Aston Martin’s return to Formula 1 this year, for the first time since a brief and ill-starred cameo in 1960, hasn’t exactly been a raging success. Last season, as Racing Point, the team fought McLaren all year for best-of-the-rest honours behind Mercedes-AMG and Red Bull, losing that battle for third in the teams’ standings but at least winning a grand prix, thanks to Sergio Pérez in Bahrain.
Now regenerated in Aston Martin green, the team has four-time world champion Sebastian Vettel in place of Pérez, but it has slipped down the grid. It has placed the blame on a winter aerodynamic rules change that robbed its car (and that of Mercedes, with which it’s in close alliance) of vital downforce.
After the Hungarian Grand Prix, Aston Martin is only seventh in the teams’ standings, 115 points down on fourth-placed McLaren despite sharing the same Mercedes-Benz powertrain. Vettel is 12th in the drivers’ points, but he at least banked a surprise second at the Azerbaijan Grand Prix (and repeated the feat at the Hungaroring, only to be disqualified over a technical infringement), while young teammate Lance Stroll has a quartet of eighth-place finishes this year. After the hype, it has been underwhelming.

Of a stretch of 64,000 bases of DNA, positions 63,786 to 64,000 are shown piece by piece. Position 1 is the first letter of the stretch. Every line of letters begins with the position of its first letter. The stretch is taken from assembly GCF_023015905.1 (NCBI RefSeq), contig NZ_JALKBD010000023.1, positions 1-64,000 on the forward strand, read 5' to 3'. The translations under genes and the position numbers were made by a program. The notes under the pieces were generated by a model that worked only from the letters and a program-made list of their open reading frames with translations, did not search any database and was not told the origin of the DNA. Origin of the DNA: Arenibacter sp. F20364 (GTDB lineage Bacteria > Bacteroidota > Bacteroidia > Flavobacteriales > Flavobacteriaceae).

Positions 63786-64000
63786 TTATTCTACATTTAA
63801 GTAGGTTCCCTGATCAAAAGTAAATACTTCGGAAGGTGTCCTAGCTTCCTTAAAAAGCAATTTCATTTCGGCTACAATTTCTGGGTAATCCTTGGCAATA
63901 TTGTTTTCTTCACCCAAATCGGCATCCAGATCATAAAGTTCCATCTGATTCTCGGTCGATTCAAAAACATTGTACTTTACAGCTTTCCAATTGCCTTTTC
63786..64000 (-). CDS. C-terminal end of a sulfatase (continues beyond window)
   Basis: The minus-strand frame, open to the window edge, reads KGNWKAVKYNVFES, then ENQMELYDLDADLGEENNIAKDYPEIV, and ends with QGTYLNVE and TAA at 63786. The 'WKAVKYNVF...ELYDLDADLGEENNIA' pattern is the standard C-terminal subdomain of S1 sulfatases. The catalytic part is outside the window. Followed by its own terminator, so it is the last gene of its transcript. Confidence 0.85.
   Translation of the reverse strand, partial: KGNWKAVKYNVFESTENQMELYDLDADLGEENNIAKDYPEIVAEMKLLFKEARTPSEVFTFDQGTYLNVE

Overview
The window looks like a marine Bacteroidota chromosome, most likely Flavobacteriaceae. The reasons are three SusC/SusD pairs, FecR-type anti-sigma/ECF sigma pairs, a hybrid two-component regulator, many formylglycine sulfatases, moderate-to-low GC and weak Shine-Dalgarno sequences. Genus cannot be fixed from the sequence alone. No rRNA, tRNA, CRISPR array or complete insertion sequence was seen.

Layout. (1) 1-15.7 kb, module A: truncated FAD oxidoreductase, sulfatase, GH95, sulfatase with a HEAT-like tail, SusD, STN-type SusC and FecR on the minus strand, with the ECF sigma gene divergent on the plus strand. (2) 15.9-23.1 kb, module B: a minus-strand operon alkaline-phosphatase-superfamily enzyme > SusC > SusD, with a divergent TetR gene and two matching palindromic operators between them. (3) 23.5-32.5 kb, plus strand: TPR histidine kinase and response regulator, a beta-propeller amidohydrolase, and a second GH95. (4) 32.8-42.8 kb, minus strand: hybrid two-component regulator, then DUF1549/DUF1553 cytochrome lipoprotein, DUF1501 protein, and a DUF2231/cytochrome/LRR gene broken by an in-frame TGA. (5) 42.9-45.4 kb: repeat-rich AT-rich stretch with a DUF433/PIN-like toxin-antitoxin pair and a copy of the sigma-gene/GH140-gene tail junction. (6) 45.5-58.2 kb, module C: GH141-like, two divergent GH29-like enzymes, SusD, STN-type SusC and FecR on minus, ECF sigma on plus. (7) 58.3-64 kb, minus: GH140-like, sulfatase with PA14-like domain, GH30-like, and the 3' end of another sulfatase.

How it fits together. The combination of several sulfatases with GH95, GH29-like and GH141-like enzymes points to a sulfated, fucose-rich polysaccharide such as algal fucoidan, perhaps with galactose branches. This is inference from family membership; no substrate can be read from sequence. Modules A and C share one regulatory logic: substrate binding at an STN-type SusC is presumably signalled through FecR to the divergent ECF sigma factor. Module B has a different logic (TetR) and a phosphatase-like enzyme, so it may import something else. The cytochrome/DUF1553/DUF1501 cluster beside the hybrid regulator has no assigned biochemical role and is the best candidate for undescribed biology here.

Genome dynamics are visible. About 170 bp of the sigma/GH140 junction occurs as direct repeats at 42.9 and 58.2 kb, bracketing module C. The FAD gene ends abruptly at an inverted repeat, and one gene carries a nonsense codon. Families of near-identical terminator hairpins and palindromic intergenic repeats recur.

Lance’s father, Lawrence Stroll, the Canadian billionaire who led a consortium buyout of Aston Martin last year, is chairman of the firm, in control of both the F1 team and the road car division, which is going through its own regeneration.
The 62-year-old is a familiar figure at grands prix, as a racing dad as much as a high-profile team boss, but tends to avoid contact with the media, leaving CEO Otmar Szafnauer as the public face of Aston Martin in F1. But just before the team’s home race, he broke his own rule by welcoming a grilling from the F1 press corps.
His answers offered a snapshot of his hopes, frustrations and determined conviction that the grand old British brand can finally become a serious player at the pinnacle of motorsport. As he explained, he isn’t investing millions to keep on losing.